Robert McKee’s WORKS / DOESN’T WORK Film Reviews
A tear-stained list of Jerry Springer chants (He stole my money! He stole my property! He stole my baby!) infects this wannabe art film.
The enmity between Mary and Elizabeth becomes a kind of legal argument that drags on for 40 years. Scenes are thinly disguised prosecution v defense debates over whose queenship is legitimate.
Robert McKee's "Works/Doesn't Work" Review THE FAVOURITE Written by Deborah Davis & Tony McNamara It Works. (Spoiler Alert!) THE FAVOURITE is my favorite for the Best Picture Oscar in 2019. Here's four reasons I would love to see it win: Always remember, a cliché...
This excellent film merges the Heist (one of the fourteen subgenres of Crime) with subplots of Social Drama, Political Drama and Domestic Drama and uses this mix of genres to revitalize tired conventions.
If you are looking for a breezy, fun crime story, A SIMPLE FAVOR delivers just that. But for the writer looking to study a fine work, the film offers skillfully executed examples of three key writing principles.
This courtroom drama delivers a fine reworking of the Open Mystery. We know who committed the murder but not why. The storytelling builds curiosity by making us guess between at least six different whys and the possibility of innocence.
If Oscar Wilde diddled Noel Coward (or the other way round), this show would be their great great grandchild.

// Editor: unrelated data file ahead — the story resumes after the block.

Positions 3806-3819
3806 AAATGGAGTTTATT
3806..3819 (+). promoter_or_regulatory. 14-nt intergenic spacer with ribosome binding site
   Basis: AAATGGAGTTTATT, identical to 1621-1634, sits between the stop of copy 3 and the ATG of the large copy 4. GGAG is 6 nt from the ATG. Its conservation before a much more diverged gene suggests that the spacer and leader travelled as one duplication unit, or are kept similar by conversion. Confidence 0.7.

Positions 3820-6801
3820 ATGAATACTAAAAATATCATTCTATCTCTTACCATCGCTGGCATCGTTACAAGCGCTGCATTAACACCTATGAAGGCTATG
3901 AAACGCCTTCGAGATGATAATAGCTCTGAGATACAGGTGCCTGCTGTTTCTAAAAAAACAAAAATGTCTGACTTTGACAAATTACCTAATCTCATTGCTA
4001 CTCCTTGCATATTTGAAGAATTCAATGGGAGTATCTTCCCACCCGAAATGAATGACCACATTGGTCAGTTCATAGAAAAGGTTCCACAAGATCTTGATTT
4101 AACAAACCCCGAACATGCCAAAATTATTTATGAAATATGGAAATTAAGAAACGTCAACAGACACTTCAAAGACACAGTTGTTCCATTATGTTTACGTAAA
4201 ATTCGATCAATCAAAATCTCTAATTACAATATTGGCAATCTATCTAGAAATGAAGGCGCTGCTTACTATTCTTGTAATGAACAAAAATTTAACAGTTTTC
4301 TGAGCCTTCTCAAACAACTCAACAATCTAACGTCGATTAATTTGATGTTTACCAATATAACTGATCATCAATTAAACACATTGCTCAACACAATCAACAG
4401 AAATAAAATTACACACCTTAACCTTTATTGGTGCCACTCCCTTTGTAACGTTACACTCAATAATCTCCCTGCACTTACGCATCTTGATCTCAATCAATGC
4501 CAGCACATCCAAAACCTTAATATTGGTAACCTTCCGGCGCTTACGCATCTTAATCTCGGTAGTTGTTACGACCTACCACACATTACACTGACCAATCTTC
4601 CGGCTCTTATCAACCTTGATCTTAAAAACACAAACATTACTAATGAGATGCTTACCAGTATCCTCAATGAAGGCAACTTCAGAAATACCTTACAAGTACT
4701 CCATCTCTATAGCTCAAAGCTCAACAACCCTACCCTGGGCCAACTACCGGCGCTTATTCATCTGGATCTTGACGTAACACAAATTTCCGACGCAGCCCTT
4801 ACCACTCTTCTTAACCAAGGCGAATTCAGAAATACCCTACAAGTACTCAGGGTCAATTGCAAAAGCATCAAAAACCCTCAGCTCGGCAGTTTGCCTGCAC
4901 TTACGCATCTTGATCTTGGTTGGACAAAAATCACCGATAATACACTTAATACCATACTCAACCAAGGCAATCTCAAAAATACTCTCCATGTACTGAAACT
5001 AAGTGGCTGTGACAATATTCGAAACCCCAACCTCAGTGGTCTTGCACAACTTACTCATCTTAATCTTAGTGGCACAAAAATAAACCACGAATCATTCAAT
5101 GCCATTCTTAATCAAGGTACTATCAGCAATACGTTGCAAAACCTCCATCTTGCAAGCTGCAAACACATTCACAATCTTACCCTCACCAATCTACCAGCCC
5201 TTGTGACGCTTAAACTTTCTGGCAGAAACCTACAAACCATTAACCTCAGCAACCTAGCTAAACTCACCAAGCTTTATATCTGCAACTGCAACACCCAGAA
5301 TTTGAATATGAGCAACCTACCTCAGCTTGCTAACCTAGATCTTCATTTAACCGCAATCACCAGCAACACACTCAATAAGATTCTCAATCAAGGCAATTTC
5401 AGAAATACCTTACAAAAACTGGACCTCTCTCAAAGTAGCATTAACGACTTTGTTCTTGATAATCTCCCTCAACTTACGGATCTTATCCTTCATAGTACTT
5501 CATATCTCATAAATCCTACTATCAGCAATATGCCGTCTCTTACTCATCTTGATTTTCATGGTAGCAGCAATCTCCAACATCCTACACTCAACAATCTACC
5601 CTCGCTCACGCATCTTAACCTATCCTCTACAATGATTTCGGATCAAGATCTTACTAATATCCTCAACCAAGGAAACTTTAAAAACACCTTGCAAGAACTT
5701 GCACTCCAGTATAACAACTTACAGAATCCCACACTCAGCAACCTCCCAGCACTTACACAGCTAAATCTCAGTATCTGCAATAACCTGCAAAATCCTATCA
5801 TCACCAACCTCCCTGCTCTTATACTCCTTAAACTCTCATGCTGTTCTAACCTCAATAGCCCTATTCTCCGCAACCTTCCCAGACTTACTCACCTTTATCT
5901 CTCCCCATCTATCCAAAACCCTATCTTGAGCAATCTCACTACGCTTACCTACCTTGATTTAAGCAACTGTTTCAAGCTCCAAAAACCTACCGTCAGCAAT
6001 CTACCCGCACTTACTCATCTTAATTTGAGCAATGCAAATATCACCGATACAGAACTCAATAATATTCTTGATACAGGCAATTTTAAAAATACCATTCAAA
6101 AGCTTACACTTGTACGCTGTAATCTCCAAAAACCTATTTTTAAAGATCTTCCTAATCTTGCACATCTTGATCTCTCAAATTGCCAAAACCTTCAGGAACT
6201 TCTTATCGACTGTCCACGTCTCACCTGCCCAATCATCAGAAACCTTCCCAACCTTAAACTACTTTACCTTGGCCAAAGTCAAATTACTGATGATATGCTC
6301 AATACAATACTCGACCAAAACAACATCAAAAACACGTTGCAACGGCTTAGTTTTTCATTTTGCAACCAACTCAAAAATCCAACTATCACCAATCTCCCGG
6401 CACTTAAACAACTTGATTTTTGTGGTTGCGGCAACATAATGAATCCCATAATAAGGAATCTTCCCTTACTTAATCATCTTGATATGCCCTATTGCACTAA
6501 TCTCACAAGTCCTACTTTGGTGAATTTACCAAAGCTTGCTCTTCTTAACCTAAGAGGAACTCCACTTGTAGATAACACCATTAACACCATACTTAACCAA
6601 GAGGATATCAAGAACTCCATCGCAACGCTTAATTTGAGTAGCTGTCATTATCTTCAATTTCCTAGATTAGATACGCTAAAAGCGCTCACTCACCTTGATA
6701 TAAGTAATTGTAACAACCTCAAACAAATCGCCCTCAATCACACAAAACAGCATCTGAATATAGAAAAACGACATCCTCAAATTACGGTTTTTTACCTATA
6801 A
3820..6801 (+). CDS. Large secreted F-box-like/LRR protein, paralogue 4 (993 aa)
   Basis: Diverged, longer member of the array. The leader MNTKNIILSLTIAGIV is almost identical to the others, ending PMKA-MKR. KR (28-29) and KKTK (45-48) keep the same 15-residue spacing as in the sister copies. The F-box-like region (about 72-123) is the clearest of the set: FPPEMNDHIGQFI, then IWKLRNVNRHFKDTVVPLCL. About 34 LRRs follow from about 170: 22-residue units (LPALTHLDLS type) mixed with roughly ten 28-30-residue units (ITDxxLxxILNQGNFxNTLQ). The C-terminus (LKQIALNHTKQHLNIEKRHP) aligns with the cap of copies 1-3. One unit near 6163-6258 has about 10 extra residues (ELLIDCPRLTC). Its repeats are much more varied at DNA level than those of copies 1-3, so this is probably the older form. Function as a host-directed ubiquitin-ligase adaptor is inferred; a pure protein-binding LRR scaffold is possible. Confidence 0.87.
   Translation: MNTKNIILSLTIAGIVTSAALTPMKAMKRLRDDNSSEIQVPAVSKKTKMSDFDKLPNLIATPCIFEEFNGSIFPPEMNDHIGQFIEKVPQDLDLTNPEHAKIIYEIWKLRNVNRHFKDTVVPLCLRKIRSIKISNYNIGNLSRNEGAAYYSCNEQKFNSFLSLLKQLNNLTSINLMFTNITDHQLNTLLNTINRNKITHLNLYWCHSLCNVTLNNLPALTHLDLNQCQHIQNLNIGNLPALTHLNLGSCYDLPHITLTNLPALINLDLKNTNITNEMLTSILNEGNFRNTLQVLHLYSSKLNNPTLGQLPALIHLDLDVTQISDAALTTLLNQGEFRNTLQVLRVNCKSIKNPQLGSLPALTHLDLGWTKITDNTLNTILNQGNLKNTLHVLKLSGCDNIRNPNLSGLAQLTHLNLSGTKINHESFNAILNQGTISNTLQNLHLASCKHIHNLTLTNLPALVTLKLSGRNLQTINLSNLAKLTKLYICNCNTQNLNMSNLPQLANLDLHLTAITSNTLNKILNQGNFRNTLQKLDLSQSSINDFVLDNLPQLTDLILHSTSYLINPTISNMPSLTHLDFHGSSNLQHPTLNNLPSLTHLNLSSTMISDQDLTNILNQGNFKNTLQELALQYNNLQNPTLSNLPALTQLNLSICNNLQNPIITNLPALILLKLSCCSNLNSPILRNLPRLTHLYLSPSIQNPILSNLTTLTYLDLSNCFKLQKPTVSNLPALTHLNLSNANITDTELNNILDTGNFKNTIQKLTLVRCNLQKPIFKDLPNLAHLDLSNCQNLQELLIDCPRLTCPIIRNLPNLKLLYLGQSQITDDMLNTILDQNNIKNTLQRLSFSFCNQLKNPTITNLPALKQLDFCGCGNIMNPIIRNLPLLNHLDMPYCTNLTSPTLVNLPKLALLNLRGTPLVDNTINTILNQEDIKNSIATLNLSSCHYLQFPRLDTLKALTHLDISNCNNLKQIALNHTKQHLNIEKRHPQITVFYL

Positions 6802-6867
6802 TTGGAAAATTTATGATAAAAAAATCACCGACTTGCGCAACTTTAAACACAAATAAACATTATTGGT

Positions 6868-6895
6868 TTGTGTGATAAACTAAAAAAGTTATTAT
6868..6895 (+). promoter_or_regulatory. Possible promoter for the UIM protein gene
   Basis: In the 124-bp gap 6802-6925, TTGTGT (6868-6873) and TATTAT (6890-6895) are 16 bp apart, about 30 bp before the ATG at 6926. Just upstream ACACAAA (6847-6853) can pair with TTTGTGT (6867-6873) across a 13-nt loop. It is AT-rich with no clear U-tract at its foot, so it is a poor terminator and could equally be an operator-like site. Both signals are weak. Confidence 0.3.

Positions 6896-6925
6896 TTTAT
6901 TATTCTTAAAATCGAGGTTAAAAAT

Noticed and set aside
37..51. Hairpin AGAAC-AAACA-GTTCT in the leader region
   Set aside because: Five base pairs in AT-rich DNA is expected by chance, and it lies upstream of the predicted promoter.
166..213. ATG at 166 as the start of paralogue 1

Robert McKee shares his thoughts on the new film by 45 YEARS director, Andrew Haigh.
Over the last few years there seems to be a trend or at least a drift toward minimalism and a focus on inner conflict. More and more well-regarded films are being told in just one act.
A review of George Miller’s film, Mad Max: Fury Road (2015), by Bass Wakil, co-author with Robert McKee on their upcoming book on the Action genre, ACTION: The Art of Excitement.
Public Radio International’s The Takeaway recently asked Robert McKee about the reasons for the surprising box office success of American Sniper (2014), starring Bradley Cooper and directed by Clint Eastwood.
The writing lesson here is the difference between sentiment and sentimentality; how to express the hard truth of sentiment without wallowing in the mushiness of sentimentality.
Stories created for the page demand a special talent for retelling in film. And as COMING HOME once again demonstrates, Zhang Yimou is one of the world’s most brilliant conveyers of prose to the screen.
Robert McKee gives a short review of the film EDGE OF TOMORROW (2014), starring Tom Cruise and Emily Blunt.
Bass Wakil reviews Marvel’s surprise hit GUARDIANS OF THE GALAXY (2015). Bass is the co-author with Robert McKee on their upcoming book ACTION: The Art of Excitement.